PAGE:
“Down at the sea, with George and Gratian.”
He was looking at her in wonder; and the pained, puzzled expression on his face angered her.
“I see the house is to let. Who’d have thought a child like that could root up two fossils like us? Never mind, Edward, there’s the same blood in us. We’ll keep our ends up in our own ways. Where are you going?”
“They’ll give me a chaplaincy in the East, I think.”
For a wild moment Leila thought: ’Shall I offer to go with him—the two lost dogs together?’
“What would have happened, Edward, if you had proposed to me that May week, when we were—a little bit in love? Which would it have been, worst for, you or me?”
“You wouldn’t have taken me, Leila.”
“Oh, one never knows. But you’d never have been a priest then, and you’d never have become a saint.”
“Don’t use that silly word. If you knew—”
“I do; I can see that you’ve been half burned alive; half burned and half buried! Well, you have your reward, whatever it is, and I mine. Good-bye, Edward!” She took his hand. “You might give me your blessing; I want it.”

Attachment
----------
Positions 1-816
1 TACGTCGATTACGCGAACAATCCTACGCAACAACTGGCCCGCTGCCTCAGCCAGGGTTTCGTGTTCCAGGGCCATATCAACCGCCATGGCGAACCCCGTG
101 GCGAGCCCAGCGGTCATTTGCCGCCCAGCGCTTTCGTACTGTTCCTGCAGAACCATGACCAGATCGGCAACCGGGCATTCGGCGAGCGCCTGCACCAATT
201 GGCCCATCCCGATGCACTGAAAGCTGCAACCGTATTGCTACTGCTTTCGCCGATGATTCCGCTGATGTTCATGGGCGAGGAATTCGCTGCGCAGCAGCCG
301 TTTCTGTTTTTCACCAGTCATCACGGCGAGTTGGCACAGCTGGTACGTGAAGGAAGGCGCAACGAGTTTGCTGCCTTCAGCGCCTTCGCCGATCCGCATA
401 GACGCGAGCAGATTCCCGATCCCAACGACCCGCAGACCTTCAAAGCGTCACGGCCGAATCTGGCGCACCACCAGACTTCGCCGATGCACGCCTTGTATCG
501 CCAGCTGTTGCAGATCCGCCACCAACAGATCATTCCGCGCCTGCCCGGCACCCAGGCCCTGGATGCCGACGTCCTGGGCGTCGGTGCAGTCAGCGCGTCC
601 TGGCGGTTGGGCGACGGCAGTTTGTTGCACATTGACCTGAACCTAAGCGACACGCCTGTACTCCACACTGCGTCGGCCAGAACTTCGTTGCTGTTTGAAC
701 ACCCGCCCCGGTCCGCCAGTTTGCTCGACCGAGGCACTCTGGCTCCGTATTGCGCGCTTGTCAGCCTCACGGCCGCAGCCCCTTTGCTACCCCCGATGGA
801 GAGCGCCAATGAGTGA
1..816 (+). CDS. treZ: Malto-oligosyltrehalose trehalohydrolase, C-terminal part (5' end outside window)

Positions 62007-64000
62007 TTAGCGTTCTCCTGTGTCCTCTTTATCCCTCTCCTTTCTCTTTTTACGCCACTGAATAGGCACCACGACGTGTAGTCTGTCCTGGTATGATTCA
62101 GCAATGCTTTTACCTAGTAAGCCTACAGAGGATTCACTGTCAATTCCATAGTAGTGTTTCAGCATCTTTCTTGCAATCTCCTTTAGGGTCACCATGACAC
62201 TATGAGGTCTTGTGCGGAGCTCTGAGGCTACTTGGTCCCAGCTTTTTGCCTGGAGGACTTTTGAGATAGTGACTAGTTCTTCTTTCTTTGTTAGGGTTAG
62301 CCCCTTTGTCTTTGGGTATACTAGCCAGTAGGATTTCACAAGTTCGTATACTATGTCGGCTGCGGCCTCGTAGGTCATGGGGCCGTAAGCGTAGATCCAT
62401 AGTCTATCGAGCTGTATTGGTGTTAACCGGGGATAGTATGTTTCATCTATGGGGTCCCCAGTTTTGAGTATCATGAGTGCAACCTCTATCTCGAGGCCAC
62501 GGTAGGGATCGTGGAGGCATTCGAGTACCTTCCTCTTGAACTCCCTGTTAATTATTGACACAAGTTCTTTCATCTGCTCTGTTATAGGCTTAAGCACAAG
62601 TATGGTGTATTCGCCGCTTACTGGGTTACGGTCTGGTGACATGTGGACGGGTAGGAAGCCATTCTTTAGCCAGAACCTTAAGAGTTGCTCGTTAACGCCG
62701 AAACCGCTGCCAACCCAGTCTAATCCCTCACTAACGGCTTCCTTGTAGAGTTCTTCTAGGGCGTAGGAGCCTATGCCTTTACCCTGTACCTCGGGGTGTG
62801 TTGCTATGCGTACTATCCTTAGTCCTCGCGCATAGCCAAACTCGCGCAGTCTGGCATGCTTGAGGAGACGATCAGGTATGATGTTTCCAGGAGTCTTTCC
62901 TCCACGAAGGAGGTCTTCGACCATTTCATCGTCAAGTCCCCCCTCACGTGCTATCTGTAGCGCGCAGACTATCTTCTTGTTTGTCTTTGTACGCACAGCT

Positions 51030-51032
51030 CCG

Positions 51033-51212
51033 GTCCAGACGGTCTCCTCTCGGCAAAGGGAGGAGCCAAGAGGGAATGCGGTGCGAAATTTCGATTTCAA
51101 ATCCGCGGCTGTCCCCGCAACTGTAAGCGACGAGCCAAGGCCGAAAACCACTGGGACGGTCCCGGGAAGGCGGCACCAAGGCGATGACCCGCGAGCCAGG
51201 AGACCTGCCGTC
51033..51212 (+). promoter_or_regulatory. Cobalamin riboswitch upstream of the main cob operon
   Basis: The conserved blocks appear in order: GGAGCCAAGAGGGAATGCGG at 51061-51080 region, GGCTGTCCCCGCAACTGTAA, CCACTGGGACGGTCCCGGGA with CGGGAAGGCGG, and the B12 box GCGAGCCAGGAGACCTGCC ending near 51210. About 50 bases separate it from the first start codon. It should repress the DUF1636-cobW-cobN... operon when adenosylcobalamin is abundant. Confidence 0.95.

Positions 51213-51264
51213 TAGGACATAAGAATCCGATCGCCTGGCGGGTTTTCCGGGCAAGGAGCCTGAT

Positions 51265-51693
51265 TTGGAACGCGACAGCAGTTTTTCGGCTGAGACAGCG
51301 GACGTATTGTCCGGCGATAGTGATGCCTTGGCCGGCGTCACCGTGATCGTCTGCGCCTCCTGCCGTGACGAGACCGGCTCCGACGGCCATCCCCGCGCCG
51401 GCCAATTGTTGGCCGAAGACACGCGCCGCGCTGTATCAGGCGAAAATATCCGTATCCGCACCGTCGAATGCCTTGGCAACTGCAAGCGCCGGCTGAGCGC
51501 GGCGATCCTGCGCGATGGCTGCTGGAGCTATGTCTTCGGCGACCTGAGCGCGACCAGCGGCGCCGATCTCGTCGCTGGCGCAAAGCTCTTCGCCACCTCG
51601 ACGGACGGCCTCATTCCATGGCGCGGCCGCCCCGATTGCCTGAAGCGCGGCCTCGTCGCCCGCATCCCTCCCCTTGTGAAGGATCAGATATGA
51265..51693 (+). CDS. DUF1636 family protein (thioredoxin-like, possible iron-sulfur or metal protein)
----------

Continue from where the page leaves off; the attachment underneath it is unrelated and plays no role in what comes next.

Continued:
Pierson put his other hand on her shoulder and, bending forward, kissed her forehead.
The tears rushed up in Leila’s eyes. “Ah me!” she said, “it’s a sad world!” And wiping the quivering off her lips with the back of her gloved hand, she went quickly past him to the door. She looked back from there. He had not stirred, but his lips were moving. ’He’s praying for me!’ she thought. ‘How funny!’
The moment she was outside, she forgot him; the dreadful ache for Fort seemed to have been whipped up within her, as if that figure of lifelong repression had infuriated the love of life and pleasure in her. She must and would see Jimmy again, if she had to wait and seek for him all night! It was nearly seven, he would surely have finished at the War Office; he might be at his Club or at his rooms. She made for the latter.
The little street near Buckingham Gate, where no wag had chalked “Peace” on the doors for nearly a year now, had an arid look after a hot day’s sun. The hair-dresser’s shop below his rooms was still open, and the private door ajar: ‘I won’t ring,’ she thought; ‘I’ll go straight up.’ While she was mounting the two flights of stairs, she stopped twice, breathless, from a pain in her side. She often had that pain now, as if the longing in her heart strained it physically. On the modest landing at the top, outside his rooms, she waited, leaning against the wall, which was covered with a red paper. A window at the back was open and the confused sound of singing came in—a chorus “Vive-la, vive-la, vive-la ve. Vive la compagnie.” So it came to her. ‘O God!’ she thought: ’Let him be in, let him be nice to me. It’s the last time.’ And, sick from anxiety, she opened the door. He was in—lying